SM City Iloilo recently celebrated the city’s signature soup during the recent 1st Iloilo Batchoy Festival at the mall’s Southpoint area in the Mandurriao district.
The event was the first of its kind and is a joint project of SM City Iloilo, the Department of Tourism Region IV, the Iloilo City Government, and the Iloilo Festivals Foundation, Inc. No less than DOT Secretary Bernadette Romulo-Puyat graced the occasion and tried out the different batchoy recipes.
Batchoy is a hearty noodle soup which traces its origin in La Paz district, hence it is often referred to as La Paz Batchoy. The usual ingredients of the Batchoy are Miki (egg noodles), Pork, Liver, Pork Intestines, Chicharon, Garlic and Chives, all sitting on top of the hot broth of pork or beef bones and condiments, boiled as early as 4am to squeeze all the flavor from the ingredients put into the soup.
And during these times, when most of us are homebound or working from home (WFH) because of the coronavirus threat, Batchoy is a healthy and hearty dish you can share with the whole family. The fact that it is a one-dish meal also makes it easy to prepare as well as economical. Better still, the ingredients are readily available at your neighborhood supermarket, like those in the SM Market group, Alfamart and Watermart.
Four iconic Batchoy brands- Inggo’s, Ted’s, Popoy’s, and Balay Kalan-an – participated in this first and one-of-a-kind event, each with its own story to tell, as well its own signature recipe. This highlights the many ways of cooking Batchoy, which one can try at home, or come up with one’s original recipe. After all, crafting a meal from scratch is nourishing in more ways than one.
- Inggo’s Original LaPaz Batchoy is said to be the first “batchoyan” in Iloilo City started when Domingo Lozada came up with this tasty dish in 1921.
It was called bas-oy or simply meatballs dipped in home-made sauce, which Lozada sold in Luna Street and later the La Paz Market. Two of Tiyo Inggo’s five children – Adelaida L. Prado and Virgilia L. Guillergan continued the business, which from the 1960s to2010 was located in the Iloilo Central Market.
Today, the business is managed by Tio Inggo’s grandson Raul L. Guillergan and his eldest son Reynold. In 1984, Domingo Lozada was recognized by as the Outstanding Pioneer in Batchoy Food Products by the Iloilo Chamber of Commerce and Industry.
Inggo’s Batchoy Buzz: Reynold shares that while their recipe remains a secret, they make their own chicharon that they put in all servings.
- Ted’s Oldtimer was first sold at the Lapaz Public Market 75 years ago by Teodorico “Ted” Lepura, who hada meager ten pesos in his pocket and a modest food stall to his name.
What makes Ted’s special? Take a healthy serving of perseverance. Add a heaping spoonful of Ilonggo pride, and mix in a lasting commitment to the preservation of a legacy. Stew until it boils and serve while hot.
Ted’ daughter Adelfa and her husband Larry Borro have ensured that his name and his heritage will not only survive, but continue to be relevant to the changing times. In the Sixties when they introduced” choose your own noodles”, which gave customers the option of miswa sotanghon, bihon or the usual miki.
It was only in 1984 that they opened their first branch outside Lapaz. Twenty branches later, Ted’s began franchising. Ted’s already numerous accolades is a trophy for 2010 Entrepreneur of the Year Finalist, awarded by global professional service firm Ernst & Young.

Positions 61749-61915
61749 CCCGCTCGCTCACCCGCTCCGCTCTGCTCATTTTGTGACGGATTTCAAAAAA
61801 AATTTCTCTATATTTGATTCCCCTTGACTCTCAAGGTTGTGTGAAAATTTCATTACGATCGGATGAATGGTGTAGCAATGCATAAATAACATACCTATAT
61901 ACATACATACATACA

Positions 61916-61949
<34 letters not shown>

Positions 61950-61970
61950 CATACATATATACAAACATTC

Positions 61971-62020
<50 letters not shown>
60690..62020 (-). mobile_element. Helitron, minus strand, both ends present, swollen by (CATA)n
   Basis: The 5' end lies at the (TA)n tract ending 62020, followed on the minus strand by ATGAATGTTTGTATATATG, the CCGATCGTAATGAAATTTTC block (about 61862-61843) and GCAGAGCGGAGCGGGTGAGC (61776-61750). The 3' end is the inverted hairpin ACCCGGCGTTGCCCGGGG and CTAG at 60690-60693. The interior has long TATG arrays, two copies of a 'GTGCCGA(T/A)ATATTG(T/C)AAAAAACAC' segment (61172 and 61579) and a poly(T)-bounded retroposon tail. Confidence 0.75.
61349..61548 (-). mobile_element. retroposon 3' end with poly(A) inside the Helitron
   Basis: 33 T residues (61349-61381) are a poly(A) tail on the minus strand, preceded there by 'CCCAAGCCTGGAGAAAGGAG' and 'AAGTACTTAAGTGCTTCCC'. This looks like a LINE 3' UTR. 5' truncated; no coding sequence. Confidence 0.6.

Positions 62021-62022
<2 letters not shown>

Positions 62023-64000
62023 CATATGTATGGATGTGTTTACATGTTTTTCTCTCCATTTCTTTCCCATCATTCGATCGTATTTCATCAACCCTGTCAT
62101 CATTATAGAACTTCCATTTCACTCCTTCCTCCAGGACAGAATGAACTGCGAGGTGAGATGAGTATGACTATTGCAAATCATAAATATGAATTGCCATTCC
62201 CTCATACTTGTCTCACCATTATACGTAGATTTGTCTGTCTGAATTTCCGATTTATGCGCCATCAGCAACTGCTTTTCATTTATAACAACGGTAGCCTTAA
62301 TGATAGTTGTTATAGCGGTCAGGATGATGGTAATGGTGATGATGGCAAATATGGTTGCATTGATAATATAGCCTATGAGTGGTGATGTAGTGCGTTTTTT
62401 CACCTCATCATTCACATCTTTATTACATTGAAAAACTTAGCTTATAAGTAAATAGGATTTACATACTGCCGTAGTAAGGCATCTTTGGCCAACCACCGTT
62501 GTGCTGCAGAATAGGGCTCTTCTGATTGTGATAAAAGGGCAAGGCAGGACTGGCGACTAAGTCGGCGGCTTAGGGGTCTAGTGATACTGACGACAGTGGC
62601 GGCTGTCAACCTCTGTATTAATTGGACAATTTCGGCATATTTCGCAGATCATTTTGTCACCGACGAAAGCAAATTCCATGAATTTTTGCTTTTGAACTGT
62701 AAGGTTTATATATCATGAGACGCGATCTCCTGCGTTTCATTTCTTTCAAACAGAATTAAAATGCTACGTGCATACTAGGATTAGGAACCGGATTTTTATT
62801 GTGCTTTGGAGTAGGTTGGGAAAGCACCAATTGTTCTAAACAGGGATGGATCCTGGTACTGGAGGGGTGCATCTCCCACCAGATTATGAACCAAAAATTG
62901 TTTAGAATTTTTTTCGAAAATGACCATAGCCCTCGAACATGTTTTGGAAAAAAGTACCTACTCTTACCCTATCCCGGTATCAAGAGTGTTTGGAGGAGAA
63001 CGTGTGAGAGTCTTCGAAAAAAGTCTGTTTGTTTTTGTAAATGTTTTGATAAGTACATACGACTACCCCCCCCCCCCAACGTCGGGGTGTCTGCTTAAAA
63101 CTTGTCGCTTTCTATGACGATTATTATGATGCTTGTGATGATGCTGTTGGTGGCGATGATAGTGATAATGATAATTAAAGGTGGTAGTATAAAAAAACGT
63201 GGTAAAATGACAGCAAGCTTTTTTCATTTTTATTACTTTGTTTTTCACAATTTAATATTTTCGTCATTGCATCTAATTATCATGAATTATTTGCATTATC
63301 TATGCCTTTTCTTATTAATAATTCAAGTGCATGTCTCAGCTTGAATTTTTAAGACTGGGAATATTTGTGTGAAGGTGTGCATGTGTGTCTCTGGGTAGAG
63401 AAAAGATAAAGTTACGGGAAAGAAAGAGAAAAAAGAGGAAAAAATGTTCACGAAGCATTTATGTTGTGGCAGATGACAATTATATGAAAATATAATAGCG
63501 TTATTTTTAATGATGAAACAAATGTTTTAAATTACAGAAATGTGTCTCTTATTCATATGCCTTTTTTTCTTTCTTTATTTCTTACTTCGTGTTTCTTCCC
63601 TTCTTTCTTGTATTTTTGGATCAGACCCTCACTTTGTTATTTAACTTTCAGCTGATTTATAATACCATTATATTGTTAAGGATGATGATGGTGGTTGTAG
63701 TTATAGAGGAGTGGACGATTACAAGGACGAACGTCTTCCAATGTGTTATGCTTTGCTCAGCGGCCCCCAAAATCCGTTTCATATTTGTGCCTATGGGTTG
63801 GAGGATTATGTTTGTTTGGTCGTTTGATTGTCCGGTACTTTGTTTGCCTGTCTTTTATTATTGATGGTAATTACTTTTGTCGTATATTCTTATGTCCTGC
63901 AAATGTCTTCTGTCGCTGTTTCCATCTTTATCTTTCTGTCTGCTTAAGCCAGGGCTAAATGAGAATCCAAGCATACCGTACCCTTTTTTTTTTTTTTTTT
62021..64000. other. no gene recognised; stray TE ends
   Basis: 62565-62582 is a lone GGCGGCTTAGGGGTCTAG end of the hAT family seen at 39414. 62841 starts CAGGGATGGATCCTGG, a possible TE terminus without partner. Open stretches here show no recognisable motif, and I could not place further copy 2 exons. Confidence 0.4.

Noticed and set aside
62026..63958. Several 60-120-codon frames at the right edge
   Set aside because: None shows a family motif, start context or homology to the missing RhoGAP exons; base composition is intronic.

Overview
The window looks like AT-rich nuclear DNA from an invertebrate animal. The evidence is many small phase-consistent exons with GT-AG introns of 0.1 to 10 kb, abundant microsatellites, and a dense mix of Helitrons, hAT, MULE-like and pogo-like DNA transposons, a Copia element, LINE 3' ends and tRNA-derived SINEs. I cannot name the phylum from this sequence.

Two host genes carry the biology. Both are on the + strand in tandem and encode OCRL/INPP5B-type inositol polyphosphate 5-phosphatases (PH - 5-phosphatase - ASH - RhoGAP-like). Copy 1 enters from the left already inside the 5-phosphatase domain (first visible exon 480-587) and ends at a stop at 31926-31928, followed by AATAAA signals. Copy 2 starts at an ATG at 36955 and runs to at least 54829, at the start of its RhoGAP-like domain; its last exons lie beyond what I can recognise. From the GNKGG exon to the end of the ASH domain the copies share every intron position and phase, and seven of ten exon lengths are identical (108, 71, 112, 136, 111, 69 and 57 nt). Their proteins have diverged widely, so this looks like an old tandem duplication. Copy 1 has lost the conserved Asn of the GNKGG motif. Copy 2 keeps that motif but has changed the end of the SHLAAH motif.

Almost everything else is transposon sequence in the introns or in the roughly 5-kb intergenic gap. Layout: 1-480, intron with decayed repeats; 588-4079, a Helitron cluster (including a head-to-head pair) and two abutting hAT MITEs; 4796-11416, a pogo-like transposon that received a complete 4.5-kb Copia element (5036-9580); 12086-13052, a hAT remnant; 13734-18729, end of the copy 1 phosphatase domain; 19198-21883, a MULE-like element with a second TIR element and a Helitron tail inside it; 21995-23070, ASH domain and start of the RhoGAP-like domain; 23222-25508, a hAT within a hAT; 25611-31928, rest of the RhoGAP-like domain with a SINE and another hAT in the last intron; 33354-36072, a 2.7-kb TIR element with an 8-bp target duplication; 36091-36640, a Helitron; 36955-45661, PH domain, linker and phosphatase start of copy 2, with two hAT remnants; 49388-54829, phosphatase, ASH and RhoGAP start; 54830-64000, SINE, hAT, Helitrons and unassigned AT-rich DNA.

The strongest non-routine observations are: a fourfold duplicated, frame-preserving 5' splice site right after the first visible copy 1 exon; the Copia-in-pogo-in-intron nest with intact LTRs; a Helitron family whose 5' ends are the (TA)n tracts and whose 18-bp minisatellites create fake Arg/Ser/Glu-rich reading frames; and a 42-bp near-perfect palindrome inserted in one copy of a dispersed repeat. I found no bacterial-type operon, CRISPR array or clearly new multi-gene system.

Ted’s Batchoy Buzz: While batchoy’s recipe are almost the same, many Ted’s aficionados keep coming back and claim that “it’s in the broth”. While it is a known fact that Ted’s is a household name when it comes to La Paz Batchoy, having several branches in Metro Manila as well, the preparation of the broth is a well-kept secret.
- Popoy’s Original Lapaz Batchoy was named after patriarch Rodolfo “Popoy” Beniegas, who put up his first “batchoyan” after the construction of Central Market in Iloilo City more than 40 years ago.
Going to Popoy’s is an authentic Ilonggo experience. Eating batchoy in miki, bihon, and miswa variations inside the Iloilo Central Market is a being in the moment experience as all the ingredients come from there.
Popoy’s was hailed the Best Batchoy in the friendly competition organized by Reporter’s Journal of RMN-Iloilo
Popoy’s Batchoy Buzz: The family says that it is different from the other batchoys because they use a special rock salt instead of the usual iodized salt, which “makes all the difference”
Balay Kalan-an by Sabor Ilonggo in La Paz district is known for its delicious Ilonggo specialties. The place is managed by Sally Genoveza, widow of Mr. Jessy Genoveza, former manager of the Iloilo Producers Association and the man behind Sabor Ilonggo—the home of delicious Ilonggo delicacies.
This includes its unique take on batchoy, Bulalo Batchoy, where the richness of the broth of two heritage dishes- batchoy and bulalo are joined in one bowl.
Balay Klan-an’s Buzz on Batchoy: Bulalô or popularly known in Western Visayas as Cansi, is a beef dish with a light colored soup that is made by cooking beef shanks and bone marrow until the collagen and fat has melted into the clear broth. It typically includes leafy vegetables (like pechay or cabbage), corn on the cob, scallions, onions, garlic, ginger, and fish sauce. Potatoes, carrots, or taro can also be added.
The 1st Iloilo Batchoy Festival is one of the many exciting events at SM City Iloilo.